The Garden of Evening Mists – Tan Twan Eng

The Garden of Evening Mists is the second book by Malaysian author Tan Twan Eng. I don’t remember when or why I bought it, but I’m glad I did. I will buy the author’s first book and read it; readers say it is as good as this book, or even better, I have no doubt.


The Garden of Evening Mists tells the story of Malaysia, which was invaded by the Japanese during the Second World War, and it is also an extraordinary love story. We listen to the story from Teoh Yun Ling. Ling is one of the rare survivors of the prisoner-of-war camps set up by the Japanese. While wondering why only he survived throughout the book, the reader also follows whether he can avenge his sister, whom he lost in the camp. But in the midst of all this, Ling falls in love with Aritomo. Aritomo, as you can understand from the name, is Japanese.

The Garden of Evening Mists - Tan Twan Eng

Ling and her sister constantly daydreamed together when they were at the camp. His sister’s biggest dream was to create a Japanese garden, despite all that had happened. After her sister’s death, Ling decides to build a Japanese garden to honour her and finds the best Japanese gardener he could find in Malaysia; Aritomo.

The two come together as Aritomo was the head gardener of the Emperor of Japan at the time and is very close to where Ling lives. What happens next presents both this extraordinary relationship and a slice of Malaysia’s history. Although the story itself is intriguing, Tan Twan Eng’s poetic language and descriptions surpass everything else. Each time I wanted to readThe Garden of Evening Mists more slowly, I read certain sentences over and over. I found myself learning a million things about both Malaysian and Japanese culture.

The Garden of Evening Mists was way above my expectations. It was a joy to read and get lost in it. I hope you’ll create time and read it as well. Enjoy!

The Garden of Evening Mists - Tan Twan Eng

The Garden of Evening Mists

Shortlisted for the MAN BOOKER PRIZE


The Garden of Evening Mists: Malaya, 1951. Yun Ling Teoh, the scarred lone survivor of a brutal Japanese wartime camp, seeks solace among the jungle-fringed tea plantations of Cameron Highlands. There she discovers Yugiri, the only Japanese garden in Malaya, and its owner and creator, the enigmatic Aritomo, exiled former gardener of the emperor of Japan. Despite her hatred of the Japanese, Yun Ling seeks to engage Aritomo to create a garden in memory of her sister, who died in the camp. Aritomo refuses but agrees to accept Yun Ling as his apprentice “until the monsoon comes.” Then she can design a garden for herself.

As the months pass, Yun Ling finds herself intimately drawn to the gardener and his art, while all around them a communist guerilla war rages. But the Garden of Evening Mists remains a place of mystery. Who is Aritomo and how did he come to leave Japan? And is the real story of how Yun Ling managed to survive the war perhaps the darkest secret of all?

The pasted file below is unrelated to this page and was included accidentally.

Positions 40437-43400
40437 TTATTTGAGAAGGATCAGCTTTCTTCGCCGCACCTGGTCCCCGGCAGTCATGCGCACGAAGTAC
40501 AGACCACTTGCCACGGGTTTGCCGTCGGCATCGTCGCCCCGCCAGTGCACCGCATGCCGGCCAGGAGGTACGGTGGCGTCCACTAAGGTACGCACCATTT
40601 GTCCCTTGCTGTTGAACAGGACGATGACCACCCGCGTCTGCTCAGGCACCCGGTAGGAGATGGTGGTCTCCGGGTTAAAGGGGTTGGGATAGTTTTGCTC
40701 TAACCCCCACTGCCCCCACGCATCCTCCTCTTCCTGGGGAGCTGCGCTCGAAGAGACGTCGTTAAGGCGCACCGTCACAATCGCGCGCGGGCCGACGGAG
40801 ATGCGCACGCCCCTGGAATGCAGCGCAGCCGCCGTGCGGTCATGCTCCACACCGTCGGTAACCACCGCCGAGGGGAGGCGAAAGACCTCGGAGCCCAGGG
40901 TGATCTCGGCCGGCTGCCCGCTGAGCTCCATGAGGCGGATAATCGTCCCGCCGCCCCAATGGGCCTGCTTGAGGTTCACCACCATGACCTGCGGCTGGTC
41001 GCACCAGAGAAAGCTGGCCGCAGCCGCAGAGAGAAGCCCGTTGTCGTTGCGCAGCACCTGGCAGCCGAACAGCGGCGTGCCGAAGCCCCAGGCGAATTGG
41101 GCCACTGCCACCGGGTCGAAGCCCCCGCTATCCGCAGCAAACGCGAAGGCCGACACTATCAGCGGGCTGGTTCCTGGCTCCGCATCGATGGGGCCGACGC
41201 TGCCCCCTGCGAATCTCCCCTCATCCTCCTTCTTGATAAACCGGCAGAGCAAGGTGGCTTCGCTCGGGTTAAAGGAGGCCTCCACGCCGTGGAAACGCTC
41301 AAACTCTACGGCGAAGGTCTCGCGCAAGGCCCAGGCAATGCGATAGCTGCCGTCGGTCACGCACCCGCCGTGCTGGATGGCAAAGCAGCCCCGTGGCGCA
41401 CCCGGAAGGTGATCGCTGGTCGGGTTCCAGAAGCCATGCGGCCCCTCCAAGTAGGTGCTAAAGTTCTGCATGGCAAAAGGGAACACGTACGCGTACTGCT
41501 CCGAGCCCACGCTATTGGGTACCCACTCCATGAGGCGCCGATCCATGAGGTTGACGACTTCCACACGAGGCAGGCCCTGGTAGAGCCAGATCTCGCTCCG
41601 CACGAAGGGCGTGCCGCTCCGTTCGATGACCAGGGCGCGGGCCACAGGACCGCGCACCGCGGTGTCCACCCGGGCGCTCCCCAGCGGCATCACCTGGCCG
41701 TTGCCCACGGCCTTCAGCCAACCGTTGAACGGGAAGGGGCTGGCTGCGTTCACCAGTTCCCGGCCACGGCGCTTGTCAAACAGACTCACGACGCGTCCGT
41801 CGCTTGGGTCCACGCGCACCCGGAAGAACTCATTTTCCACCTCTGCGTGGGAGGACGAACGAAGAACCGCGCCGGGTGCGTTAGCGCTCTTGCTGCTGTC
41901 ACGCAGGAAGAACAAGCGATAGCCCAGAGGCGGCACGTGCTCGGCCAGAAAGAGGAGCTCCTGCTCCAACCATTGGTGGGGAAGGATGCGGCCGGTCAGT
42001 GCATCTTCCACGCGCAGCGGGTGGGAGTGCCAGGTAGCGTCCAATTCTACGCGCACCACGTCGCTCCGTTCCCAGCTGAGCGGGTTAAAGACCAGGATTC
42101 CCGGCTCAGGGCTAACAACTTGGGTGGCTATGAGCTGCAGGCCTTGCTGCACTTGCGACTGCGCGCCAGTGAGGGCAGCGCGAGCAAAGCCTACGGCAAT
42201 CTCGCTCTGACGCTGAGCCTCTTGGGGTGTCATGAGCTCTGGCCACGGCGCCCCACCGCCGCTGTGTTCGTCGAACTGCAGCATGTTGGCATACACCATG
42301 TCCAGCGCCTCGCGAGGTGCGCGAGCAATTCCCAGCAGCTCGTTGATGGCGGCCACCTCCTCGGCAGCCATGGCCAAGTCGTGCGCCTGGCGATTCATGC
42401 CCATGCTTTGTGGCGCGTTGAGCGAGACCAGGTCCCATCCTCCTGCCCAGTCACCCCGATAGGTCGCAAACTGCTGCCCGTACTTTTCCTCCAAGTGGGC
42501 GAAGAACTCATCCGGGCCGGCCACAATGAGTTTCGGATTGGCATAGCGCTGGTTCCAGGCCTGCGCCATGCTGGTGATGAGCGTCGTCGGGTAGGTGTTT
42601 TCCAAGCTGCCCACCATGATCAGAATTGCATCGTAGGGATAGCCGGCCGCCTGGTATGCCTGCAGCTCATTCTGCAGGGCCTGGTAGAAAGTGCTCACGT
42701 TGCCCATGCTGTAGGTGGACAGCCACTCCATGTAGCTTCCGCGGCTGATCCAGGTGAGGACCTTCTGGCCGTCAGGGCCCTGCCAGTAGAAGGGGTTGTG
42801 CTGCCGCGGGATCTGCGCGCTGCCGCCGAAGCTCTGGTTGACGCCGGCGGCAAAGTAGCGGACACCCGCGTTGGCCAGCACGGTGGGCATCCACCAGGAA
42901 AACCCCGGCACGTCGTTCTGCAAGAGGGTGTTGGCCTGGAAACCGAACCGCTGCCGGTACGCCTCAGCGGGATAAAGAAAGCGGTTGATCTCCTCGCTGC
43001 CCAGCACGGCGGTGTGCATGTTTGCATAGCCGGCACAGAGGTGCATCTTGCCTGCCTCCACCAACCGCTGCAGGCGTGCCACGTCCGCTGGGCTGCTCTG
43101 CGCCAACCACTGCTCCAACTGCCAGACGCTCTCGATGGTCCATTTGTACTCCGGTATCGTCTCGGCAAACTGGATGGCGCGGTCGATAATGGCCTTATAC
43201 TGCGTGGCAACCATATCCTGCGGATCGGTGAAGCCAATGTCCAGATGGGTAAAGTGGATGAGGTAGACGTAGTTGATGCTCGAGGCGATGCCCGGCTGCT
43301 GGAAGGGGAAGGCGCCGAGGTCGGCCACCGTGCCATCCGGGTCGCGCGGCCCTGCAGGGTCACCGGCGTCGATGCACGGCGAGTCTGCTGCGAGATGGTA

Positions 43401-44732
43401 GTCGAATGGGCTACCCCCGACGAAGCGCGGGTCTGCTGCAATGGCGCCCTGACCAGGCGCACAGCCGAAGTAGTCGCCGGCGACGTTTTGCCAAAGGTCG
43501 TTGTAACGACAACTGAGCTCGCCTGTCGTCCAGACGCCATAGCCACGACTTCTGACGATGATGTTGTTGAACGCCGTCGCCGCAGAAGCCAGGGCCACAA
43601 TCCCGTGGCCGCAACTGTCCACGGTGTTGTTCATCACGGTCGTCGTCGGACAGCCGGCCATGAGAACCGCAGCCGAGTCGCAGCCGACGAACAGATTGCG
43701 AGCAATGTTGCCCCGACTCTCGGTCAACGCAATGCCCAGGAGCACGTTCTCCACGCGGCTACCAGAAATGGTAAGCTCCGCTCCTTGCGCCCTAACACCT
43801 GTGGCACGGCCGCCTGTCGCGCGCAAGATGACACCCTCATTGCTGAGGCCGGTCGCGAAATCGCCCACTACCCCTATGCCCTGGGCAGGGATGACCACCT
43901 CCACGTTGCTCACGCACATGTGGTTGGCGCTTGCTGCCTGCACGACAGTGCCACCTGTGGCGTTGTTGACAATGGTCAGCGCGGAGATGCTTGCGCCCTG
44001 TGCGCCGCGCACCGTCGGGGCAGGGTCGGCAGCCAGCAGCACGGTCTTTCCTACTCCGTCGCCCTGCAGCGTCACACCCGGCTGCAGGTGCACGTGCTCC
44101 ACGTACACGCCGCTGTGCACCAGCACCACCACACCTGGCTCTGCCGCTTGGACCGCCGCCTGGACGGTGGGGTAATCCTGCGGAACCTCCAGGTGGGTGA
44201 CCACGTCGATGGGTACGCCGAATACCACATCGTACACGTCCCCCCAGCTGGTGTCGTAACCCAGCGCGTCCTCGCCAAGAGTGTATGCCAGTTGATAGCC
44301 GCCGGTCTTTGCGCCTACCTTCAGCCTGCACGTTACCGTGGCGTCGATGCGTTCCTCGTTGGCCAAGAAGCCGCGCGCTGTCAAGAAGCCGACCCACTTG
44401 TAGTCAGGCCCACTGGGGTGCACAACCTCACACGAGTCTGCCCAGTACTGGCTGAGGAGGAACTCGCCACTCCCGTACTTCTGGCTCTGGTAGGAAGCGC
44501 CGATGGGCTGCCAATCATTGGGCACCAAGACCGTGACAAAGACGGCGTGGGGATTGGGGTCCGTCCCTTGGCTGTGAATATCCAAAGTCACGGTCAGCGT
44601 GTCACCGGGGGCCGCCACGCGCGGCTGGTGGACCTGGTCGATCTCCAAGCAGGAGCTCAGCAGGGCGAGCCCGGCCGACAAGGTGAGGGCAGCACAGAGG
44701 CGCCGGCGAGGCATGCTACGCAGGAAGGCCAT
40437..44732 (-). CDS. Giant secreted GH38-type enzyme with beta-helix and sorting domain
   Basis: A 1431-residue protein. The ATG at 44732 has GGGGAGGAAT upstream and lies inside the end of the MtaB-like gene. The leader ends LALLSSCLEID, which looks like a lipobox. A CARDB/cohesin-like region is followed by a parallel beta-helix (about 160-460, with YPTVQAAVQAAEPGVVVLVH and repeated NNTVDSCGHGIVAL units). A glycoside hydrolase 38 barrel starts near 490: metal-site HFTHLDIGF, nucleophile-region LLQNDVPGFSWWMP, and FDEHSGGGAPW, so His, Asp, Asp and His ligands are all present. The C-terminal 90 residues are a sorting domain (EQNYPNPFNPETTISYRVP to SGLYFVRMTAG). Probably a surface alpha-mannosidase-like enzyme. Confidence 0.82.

Tan Twan Eng

Tan Twan Eng (b. 1972) is a Malaysian novelist. He is best known for his 2012 book The Garden of Evening Mists which won the Man Asian Literary Prize and Walter Scott Prize for Historical Fiction, and was shortlisted for the Man Booker Prize, making Tan the first Malaysian to be recognised by all three awards.

Tan was born in Penang and grew up in Kuala Lumpur. He is of the Straits Chinese descent. Tan speaks mainly English, Penang Hokkien, and some Cantonese. Tan studied law at the University of London, and later worked as an advocate and solicitor in one of Kuala Lumpur’s leading law firms before becoming a full-time writer. He has a first-dan ranking in aikido and lives in Malaysia.

His first novel, The Gift of Rain, published in 2007, was long-listed for the Man Booker Prize. It is set in Penang before and during the Japanese occupation of Malaya in World War II. The Gift of Rain has been translated into Italian, Spanish, Greek, Romanian, Czech, Serbian, French, Russian and Hungarian.

His second novel, The Garden of Evening Mists, was published in 2012. It was shortlisted for the 2012 Man Booker Prize and won the Man Asian Literary Prize, and the Walter Scott Prize for Historical Fiction. The novel was adapted into a film starring Hiroshi Abe, Lee Sinje, John Hannah, David Oakes and Sylvia Chang and was released in 2020.

Tan has spoken at literary festivals, including the Singapore Writers Festival, the Ubud Writers Festival in Bali, the Asia Man Booker Festival in Hong Kong, the Shanghai International Literary Festival, the Perth Writers Festival, the Abbotsford Convent in Melbourne, Australia, the Franschhoek Literary Festival in South Africa, the Borders Book Festival in Melrose, Scotland, the George Town Literary Festival in Penang, the Head Read Literary Festival in Tallinn, and many more.

Reading this book contributed to these challenges: 

Read Around the World, A Great Journey

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